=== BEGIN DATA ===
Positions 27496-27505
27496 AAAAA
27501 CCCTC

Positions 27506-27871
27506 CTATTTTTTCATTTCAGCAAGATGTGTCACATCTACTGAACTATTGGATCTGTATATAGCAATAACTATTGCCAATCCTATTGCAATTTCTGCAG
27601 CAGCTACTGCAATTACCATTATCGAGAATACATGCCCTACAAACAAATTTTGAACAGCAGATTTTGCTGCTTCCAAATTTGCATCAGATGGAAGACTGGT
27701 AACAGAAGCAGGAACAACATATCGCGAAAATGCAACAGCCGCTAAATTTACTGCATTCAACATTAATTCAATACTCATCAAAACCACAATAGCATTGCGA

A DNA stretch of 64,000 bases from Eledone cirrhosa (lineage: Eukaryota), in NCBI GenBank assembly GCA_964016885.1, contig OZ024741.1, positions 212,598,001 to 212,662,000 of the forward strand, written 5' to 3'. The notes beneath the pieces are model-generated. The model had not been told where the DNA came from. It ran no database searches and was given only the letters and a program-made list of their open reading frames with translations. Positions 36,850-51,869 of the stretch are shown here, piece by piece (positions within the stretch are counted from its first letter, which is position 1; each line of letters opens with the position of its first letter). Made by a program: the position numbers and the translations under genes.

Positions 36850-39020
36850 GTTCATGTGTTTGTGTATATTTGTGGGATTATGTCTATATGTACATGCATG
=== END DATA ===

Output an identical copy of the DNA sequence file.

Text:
Positions 27496-27505
27496 AAAAA
27501 CCCTC

Positions 27506-27871
27506 CTATTTTTTCATTTCAGCAAGATGTGTCACATCTACTGAACTATTGGATCTGTATATAGCAATAACTATTGCCAATCCTATTGCAATTTCTGCAG
27601 CAGCTACTGCAATTACCATTATCGAGAATACATGCCCTACAAACAAATTTTGAACAGCAGATTTTGCTGCTTCCAAATTTGCATCAGATGGAAGACTGGT
27701 AACAGAAGCAGGAACAACATATCGCGAAAATGCAACAGCCGCTAAATTTACTGCATTCAACATTAATTCAATACTCATCAAAACCACAATAGCATTGCGA

A DNA stretch of 64,000 bases from Eledone cirrhosa (lineage: Eukaryota), in NCBI GenBank assembly GCA_964016885.1, contig OZ024741.1, positions 212,598,001 to 212,662,000 of the forward strand, written 5' to 3'. The notes beneath the pieces are model-generated. The model had not been told where the DNA came from. It ran no database searches and was given only the letters and a program-made list of their open reading frames with translations. Positions 36,850-51,869 of the stretch are shown here, piece by piece (positions within the stretch are counted from its first letter, which is position 1; each line of letters opens with the position of its first letter). Made by a program: the position numbers and the translations under genes.

Positions 36850-39020
36850 GTTCATGTGTTTGTGTATATTTGTGGGATTATGTCTATATGTACATGCATG